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COMPTOMETER CALCULATOR 509/S, 1950's
This Model No 509/S/94.317 and models like this one were leased in large numbers by companies such as Sumloc Comptometer, until electronic adding machines replaced them. The machines worked by adding only and other functions were completed by progressive use of the keys, ladies often complained that the long strokes of pushing down the keys broke their finger nails. The curator of this museum used this model when she worked at Marks and Spencer in the 1960's and had the reputation of being the quickest operator in the office. The Plus and Sumlock are machines of the "Comptometer" type; the Sumlock being the full-keyboard version and the Plus the abbreviated-keyboard version. They are intended primarily for addition, but can also be used for subtraction, multiplication and division using learned techniques.
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The main feature of this type of machine is that it has a full-keyboard and is "key driven", which means that pressing any key immediately adds the number on that key to the number displayed in that column, with carrying to the next column taking place where necessary.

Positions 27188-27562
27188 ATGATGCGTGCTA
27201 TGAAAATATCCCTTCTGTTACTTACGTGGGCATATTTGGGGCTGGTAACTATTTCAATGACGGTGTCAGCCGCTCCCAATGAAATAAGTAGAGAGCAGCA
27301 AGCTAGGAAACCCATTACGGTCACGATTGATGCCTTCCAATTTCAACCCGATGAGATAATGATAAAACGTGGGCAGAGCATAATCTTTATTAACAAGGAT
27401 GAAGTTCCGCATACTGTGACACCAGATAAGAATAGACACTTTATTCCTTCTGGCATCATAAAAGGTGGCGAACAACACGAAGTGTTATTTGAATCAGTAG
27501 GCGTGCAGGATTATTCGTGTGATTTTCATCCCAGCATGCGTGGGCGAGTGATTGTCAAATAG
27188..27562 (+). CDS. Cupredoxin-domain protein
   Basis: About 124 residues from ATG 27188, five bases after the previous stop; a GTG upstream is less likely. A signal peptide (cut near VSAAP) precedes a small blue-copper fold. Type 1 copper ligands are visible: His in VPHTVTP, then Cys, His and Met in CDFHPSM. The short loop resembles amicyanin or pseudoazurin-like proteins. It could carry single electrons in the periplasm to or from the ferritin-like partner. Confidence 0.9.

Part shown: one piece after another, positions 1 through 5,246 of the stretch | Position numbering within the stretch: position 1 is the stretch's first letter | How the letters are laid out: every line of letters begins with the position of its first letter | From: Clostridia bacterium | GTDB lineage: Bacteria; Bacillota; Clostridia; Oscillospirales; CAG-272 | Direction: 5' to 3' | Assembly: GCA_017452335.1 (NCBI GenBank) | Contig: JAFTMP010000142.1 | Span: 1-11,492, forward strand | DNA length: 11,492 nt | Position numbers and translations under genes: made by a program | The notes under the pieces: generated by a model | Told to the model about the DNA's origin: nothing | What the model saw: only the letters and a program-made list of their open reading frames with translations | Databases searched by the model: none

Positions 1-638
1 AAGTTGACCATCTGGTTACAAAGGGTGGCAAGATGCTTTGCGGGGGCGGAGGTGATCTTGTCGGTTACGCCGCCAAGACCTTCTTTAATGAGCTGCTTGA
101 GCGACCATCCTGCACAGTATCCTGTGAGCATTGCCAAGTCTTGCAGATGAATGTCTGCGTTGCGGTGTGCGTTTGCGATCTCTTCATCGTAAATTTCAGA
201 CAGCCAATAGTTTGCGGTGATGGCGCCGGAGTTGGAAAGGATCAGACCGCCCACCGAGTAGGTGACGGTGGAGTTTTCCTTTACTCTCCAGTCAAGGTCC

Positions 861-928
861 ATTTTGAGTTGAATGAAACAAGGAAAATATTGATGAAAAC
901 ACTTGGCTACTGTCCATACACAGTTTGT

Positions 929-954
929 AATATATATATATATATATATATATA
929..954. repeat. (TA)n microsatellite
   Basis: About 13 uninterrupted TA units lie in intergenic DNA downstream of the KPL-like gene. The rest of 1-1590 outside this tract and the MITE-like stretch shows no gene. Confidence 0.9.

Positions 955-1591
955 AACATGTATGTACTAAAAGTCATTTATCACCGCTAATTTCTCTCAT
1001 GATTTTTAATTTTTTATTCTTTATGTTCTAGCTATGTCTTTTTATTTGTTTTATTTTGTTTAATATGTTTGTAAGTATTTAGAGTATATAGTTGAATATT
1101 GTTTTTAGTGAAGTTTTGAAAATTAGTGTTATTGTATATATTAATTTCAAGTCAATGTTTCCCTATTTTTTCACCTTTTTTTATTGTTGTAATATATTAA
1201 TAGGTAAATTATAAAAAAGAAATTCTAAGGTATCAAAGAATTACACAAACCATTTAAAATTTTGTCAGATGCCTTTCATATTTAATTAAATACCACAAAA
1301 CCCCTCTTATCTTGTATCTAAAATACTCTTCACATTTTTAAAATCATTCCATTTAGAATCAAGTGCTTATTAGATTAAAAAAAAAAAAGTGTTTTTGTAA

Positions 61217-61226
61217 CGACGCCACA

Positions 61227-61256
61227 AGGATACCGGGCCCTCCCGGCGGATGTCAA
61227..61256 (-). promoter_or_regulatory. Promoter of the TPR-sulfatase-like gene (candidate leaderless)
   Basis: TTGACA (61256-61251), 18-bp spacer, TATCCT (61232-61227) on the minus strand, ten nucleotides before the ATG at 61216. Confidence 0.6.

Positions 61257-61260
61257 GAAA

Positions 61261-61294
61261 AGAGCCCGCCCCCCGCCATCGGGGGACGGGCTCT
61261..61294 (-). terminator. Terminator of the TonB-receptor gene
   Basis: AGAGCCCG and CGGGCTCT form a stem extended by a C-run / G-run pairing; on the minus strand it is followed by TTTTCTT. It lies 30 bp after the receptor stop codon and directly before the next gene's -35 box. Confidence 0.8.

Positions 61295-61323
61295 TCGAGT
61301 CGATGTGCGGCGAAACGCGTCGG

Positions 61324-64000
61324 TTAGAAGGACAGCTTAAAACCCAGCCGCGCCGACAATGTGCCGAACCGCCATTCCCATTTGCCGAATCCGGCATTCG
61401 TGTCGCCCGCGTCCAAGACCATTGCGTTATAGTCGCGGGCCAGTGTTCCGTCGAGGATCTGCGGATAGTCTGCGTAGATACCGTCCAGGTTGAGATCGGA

The machine is designed so that keys in different columns can be pressed simultaneously. This means to add the cost of several identical items the operator arranges his or her fingers on the required keys and then depresses them all simultaneously the number of times for the number of items. Working in this way this type of machine is much faster than a 10-key type of machine where each digit has to be entered successively.
In 1960, the Bell Punch Company bought the British rights to the Comptometer design and trademark, and continued its development. In 1961, Sumlock, a division of the Bell Punch Company, was renamed The Sumlock Comptometer Ltd, and began marketing the first all-electronic desktop calculator, the ANITA Mark VII. The entire calculator division of the Bell Punch Company was bought by Rockwell International in 1973. Unfortunately they exited the calculator business in 1976 and shut down all operations.
Not all Comptometers are of Bell Punch origin. Many were made and marketed by others; whether Bell Punch had their own manufacturing base for these machines is not clear. See Item A1157.